New Delhi: NTPC Ltd, India’s largest power generation utility, is set to escalate its one-and-a-half year dispute with Russia’s Technoprom Exports (TPE), which had won the contract for supply of boilers to its controversial 1,980MW Barh project in Bihar.
High tension: NTPC’s Singrauli super thermal power station in Uttar Pradesh. The delay in the Barh project will affect the power utility’s plans to raise its generating capacity to 50,000MW by 2012. Harikrishna Katragadda / Mint
The utility plans to issue a legal notice to TPE after discussions brokered by diplomats and ministers in the background of India’s healthy relations with Russia failed to yield results. While the contract value is around Rs2,066 crore, TPE is adamant on an additional payment of Rs1,700 crore, citing higher steel prices.
“They (Technoprom) are not coming around. They are adamant and asking for compensation for which we are not ready. We will take contractual action according to the clauses laid down in the contract. We will issue (a) legal notice to them,” said a top NTPC official who did not want to be identified.
NTPC is India’s largest power generation company with a capacity of 30,644MW. The delay in the Barh project will affect its plans to raise its generating capacity to 50,000MW by 2012.
The Russian firm had also sought relaxation of the delivery deadline and withdrawal of the 20% cap on price variation, attributing these to engineering, legal, and location-related issues.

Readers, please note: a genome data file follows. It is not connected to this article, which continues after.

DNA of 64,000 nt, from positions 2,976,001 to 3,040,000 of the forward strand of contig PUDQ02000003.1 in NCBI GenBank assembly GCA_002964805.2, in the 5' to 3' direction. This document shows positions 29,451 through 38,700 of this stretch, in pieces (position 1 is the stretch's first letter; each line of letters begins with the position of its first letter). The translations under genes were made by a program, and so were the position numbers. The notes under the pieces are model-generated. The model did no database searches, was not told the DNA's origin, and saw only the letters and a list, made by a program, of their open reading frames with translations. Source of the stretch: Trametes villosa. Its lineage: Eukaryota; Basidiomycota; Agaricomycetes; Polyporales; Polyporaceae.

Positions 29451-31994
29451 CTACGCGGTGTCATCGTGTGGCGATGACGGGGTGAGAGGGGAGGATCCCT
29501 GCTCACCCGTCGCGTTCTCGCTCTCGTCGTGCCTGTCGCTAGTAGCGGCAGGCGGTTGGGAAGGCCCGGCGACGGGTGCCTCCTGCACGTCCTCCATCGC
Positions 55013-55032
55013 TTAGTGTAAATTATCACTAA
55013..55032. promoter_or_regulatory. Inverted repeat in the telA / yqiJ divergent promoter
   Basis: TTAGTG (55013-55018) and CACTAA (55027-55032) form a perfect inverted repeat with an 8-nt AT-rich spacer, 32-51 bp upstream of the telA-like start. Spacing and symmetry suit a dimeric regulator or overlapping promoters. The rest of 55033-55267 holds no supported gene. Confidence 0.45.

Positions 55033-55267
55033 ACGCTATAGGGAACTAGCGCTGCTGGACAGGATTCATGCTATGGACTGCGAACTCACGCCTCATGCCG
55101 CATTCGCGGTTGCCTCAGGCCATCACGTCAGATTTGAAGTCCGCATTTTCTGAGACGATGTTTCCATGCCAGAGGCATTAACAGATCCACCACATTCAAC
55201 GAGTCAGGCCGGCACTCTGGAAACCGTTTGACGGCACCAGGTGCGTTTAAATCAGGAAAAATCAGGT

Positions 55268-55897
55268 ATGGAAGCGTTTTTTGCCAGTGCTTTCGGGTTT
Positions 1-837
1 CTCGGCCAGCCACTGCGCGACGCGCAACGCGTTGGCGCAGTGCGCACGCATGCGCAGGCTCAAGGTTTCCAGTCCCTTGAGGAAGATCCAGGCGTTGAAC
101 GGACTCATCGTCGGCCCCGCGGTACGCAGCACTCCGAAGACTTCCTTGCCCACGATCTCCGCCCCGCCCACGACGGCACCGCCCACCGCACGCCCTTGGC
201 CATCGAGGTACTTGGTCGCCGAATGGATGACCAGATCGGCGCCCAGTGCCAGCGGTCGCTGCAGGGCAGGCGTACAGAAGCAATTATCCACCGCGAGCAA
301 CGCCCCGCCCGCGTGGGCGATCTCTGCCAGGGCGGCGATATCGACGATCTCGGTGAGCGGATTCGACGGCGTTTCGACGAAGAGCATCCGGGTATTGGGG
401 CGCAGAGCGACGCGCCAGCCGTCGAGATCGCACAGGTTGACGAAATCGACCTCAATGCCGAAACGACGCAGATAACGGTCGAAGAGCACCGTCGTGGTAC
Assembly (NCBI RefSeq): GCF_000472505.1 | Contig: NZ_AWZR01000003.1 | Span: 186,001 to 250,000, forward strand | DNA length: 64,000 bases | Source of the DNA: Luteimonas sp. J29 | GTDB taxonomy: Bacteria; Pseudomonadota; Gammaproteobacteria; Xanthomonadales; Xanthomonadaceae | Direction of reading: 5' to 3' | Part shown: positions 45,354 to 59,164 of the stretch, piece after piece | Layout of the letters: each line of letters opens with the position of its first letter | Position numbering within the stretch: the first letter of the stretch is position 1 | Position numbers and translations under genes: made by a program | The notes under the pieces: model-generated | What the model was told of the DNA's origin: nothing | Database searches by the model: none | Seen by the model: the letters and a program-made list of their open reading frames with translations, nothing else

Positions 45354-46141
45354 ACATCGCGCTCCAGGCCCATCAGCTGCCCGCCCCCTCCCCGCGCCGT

Questions emailed to TPE on Thursday remained unanswered.
The Technoprom saga involves the Rs8,700 crore Barh power project that started in 1999. The Russian firm got a contract in February 2005 for the supply of boilers to the much-delayed project. However, work on the project stalled after a contractual dispute between NTPC and Technoprom, with the Russian firm demanding more money, citing higher steel prices.
“NTPC is right, this issue cannot drag on forever. There is a need for legal recourse. Beyond a point, this may result in a commercial hit for NTPC. They even stand scrutiny to regulatory oversight for not taking timely action,” said Anish De, chief executive at Mercados Asia, an energy consulting firm.
Mint had reported on 19 December that India had relented on the contractual dispute between the two firms as Russia had linked the resolution of this issue to India’s request for a stake in the Sakhalin-3 oil field. This development followed the visit of Russian President Dmitry Medvedev to India in December although the stage for the resolution had been set earlier. Russia’s position on the deal was made clear to petroleum minister Murli Deora during his meeting with Russian Prime Minister Vladimir Putin in early November.
The contract is also being investigated by Interpol (International Criminal Police Organization) and the Indian Central Bureau of Investigations over allegations of bribery.
Russia’s energy minister Sergei Shmatko discussed with indian officials on 26 November issues related to the contractual dispute as well as the bribery allegations.
Following the thaw, and after Medvedev’s visit, discussions were started with the TPE team. The adjudicator, Anil Dev Singh, a retired chief justice of the Rajasthan high court, submitted his report on 28 November, asking for discussions between the two firms.